Amazon Studios' first big show is no 'House of Cards'

April 19, 2013: 2:43 PM ET

The first crop of fresh, original content from Amazon's Hollywood arm is now ready-to-stream. But are the shows any good?

Screen Shot 2013-04-19 at 11.20.17 AMFORTUNE -- Amazon Studios has been busy.

Today, Jeff Bezos's nascent TV and feature film studio, which lets the public evaluate and comment on scripts online, went live with eight adult comedy and six children's pilots on Amazon (AMZN) Instant Video and Prime Instant Video in the U.S. and the Amazon-owned Lovefilm service in the U.K. It's the first big wave of fresh original content from Amazon Studios, launched over two years ago.

Amazon's crowdsourcing approach is intended to be a more efficient way to make films and shows. Whereas traditional media companies will front tens of millions of dollars and receive feedback once a film is shot and done, Amazon Studios allows for feedback at almost every step of the creative process. That's far more cost-effective, explained Roy Price, director of Amazon Studios, to Fortune last November. "By and large, your $80 million is out the door. You're certainly not going to be able to unmake the movie and go make a different movie that people want to see."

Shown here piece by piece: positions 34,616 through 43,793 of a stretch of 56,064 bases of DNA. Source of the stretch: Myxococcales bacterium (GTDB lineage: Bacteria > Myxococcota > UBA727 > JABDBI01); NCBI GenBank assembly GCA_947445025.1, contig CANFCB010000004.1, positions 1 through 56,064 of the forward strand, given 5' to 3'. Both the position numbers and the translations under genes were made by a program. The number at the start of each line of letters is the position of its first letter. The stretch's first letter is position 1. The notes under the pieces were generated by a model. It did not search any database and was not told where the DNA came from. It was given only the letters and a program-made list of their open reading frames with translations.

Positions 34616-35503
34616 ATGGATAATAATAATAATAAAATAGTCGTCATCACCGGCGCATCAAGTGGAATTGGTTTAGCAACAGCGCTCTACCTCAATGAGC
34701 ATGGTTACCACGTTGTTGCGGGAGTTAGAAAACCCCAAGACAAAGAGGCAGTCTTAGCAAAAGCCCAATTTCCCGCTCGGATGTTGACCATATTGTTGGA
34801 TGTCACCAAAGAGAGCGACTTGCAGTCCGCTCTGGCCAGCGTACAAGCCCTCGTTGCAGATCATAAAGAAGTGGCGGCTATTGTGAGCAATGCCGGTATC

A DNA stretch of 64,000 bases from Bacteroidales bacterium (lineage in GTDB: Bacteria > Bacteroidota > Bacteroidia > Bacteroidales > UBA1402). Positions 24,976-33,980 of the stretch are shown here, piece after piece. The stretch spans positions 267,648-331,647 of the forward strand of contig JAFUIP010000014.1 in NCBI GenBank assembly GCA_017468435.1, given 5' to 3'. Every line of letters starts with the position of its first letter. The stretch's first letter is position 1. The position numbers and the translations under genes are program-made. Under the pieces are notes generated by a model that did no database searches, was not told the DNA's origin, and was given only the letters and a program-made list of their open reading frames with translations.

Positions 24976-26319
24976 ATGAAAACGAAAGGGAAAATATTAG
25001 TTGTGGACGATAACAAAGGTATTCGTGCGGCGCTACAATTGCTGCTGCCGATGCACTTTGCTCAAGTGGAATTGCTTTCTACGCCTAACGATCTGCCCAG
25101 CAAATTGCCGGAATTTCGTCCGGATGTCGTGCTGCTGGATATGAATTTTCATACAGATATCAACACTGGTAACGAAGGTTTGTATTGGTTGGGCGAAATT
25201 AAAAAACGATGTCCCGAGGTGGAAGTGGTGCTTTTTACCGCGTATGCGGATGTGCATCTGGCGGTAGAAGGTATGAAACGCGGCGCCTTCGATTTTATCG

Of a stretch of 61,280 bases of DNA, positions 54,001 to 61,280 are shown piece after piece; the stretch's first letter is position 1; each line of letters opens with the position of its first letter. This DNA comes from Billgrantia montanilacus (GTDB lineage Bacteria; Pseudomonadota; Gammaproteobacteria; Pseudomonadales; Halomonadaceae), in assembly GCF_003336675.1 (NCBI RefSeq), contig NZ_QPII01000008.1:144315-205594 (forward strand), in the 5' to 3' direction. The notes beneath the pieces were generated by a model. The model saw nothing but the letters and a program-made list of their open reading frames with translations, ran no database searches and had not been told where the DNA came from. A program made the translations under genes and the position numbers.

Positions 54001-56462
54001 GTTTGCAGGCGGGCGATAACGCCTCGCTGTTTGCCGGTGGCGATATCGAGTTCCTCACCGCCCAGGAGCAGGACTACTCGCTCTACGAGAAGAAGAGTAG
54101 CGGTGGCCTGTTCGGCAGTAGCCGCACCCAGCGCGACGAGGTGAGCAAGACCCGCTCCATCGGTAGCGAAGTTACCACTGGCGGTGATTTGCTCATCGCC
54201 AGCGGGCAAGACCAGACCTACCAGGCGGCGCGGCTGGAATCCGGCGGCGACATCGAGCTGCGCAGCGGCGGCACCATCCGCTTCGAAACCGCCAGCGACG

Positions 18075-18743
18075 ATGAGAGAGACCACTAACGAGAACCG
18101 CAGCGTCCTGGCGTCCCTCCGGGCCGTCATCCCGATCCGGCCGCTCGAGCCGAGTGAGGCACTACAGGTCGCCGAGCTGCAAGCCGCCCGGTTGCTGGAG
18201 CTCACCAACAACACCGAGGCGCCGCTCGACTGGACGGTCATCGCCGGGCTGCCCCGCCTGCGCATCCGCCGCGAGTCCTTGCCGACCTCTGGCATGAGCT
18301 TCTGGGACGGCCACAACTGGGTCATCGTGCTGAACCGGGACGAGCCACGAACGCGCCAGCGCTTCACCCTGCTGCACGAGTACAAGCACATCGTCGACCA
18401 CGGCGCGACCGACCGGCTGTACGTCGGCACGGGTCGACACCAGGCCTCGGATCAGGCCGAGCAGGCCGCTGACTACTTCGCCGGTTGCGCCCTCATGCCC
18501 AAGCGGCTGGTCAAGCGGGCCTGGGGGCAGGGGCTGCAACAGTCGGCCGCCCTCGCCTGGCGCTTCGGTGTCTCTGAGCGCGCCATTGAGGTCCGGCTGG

The most high-profile of Amazon's crop of pilots is Zombieland, a TV series treatment of the well-received 2009 dark comedy with Emma Stone and The Social Network's Jesse Eisenberg. Series writers Rhett Reese and Paul Wernick are back, but the original cast isn't. Some on the Internet are already knocking the show -- for the cast changes and its low-budget look -- based on the 50-second trailer and the pilot, which was made briefly available earlier this week before resurfacing again today.

But don't take the Internet's word for it. You can watch Zombieland for free, along with the 13 other pilots, at

Zombieland TV series trailer 

Join the Conversation
About This Author
JP Mangalindan
JP Mangalindan
Writer, Fortune

JP Mangalindan is a San Francisco-based writer at Fortune, covering Silicon Valley. Since joining in 2010, he has written on a wide array of topics, from the turnaround of eBay to the evolution of net neutrality. A graduate of Fordham University, Mangalindan has also written for GQ, Popular Science, and Entertainment Weekly.

Email JP
Current Issue
  • Give the gift of Fortune
  • Get the Fortune app
  • Subscribe
Powered by VIP.